Bookboy

I've only had one place I've worked at that even accepted Amex in the first place - something to do with charging higher fees than the usual Mastercard/Visa. Thankfully I've never had anyone complain - they've always asked beforehand, and had a second card they could pull out to use instead.

Lightning

"That's what customer service does. They tell you what you want to hear."
So, it's basically Persona 3 Social Links? That explains a lot...

TechTyger

Bookboy, yes, the fees Amex charges are like twice what Visa and MC do. I quit using mine after the twice charged me for a subscription to their travel magazine. This was apparently a common problem; when I called about it as soon as I introduced myself she went into a spiel about how they thought I'd like the 60$ subscription so they charged it to me without asking and I should get the first one in a month and she COULD as a favor take it off if I wanted to be an ungrateful bastard. (Not in those words, but in that tone.)

After the second time, I paid off the card and cancelled the account.

Three months later, they charged me 500$ and sent it to collections without talking to me, and I've spent the next 20 years proving to each successive collection agency that they can go right to hell.

Rysky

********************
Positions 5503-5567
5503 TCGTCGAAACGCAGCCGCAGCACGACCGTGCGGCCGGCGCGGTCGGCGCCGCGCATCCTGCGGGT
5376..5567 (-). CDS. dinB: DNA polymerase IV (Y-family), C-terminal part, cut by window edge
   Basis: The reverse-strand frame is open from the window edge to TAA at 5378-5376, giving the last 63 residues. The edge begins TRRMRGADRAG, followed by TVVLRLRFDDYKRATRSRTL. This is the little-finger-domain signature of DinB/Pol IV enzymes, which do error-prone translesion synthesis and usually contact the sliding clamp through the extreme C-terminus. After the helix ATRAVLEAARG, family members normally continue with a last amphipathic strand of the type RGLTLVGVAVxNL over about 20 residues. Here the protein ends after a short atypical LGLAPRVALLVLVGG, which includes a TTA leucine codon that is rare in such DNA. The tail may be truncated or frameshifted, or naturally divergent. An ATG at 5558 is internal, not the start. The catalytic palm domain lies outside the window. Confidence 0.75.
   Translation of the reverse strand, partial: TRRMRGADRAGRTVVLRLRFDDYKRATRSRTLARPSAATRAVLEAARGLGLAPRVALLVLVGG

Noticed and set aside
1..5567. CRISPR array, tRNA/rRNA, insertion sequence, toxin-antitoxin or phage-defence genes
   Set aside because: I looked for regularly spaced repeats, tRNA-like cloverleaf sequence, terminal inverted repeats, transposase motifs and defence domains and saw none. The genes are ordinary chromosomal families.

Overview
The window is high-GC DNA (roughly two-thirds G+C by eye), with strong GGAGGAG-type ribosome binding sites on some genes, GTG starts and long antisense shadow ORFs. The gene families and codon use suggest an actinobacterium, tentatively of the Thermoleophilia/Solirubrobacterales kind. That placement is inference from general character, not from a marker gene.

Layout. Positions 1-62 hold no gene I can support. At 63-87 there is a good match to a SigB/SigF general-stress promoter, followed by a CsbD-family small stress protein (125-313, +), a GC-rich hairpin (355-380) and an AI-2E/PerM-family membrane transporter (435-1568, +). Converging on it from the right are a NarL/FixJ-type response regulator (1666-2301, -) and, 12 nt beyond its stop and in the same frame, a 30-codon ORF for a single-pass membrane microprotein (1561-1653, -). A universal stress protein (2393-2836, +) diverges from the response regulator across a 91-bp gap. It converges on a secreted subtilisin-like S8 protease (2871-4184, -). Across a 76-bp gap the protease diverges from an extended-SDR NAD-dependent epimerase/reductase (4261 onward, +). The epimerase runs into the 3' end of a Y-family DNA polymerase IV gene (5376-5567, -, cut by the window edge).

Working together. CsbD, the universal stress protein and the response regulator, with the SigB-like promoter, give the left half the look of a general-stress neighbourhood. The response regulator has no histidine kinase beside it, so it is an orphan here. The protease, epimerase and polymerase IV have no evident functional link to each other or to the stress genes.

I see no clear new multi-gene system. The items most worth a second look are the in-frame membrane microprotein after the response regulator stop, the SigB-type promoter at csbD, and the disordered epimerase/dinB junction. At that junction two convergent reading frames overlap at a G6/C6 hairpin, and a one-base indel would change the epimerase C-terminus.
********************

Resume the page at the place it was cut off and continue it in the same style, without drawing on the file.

*offers hugs to TT*

TechTyger

(purrs and headbumps) It's LONG after the statute of limitations has run out on it, but every time I proved to one place that amex could eat a bag of dicks they sold it to another one... and in one case to a different one that was the first one over again under a different name, and when I told the guy he said he remembered me from six months earlier...

plus.google.com/108073606865059711666

Collection agencies are fun, once you realize they're helpless (provided it's a relatively small amount, and they're in a different state).

Ask them for an address to send a check. They'll balk - they want account information for an electronic transfer (because they're all criminals, and will cheerfully take your money long after the debt is paid), but insist your bank doesn't do electronic transfers, but you'll be happy to mail them a check.

If the address is in another state, they're your bitch. Tell them, point blank, that you know they aren't going to sue you, because if you only show up for all the court dates, it will cost them $100,000 in legal fees (yes, it really will) that they have *no* chance of recovering.

Then feel free to vent all your frustrations on them. Be as abusive as you want. They can't do *anything* about it. If you threatened to fire bomb their office, they wouldn't care report you because they have to identify themselves to the cops to do it.

Also feel free to keep a careful log of all their violations of the Fair Debt Collections Act. At $1,500 per violation, it doesn't take many before it's worth hiring an attorney where they are to sue them.

But once you make it clear that you know how utterly helpless they are, no matter how abusive you get, they won't bother you again. And it reduces the chances they'll include you when they sell off the stuff they couldn't collect to the next collection agency, because they can be sued for setting up the next company's employees for your abuse.

The comments to this entry are closed.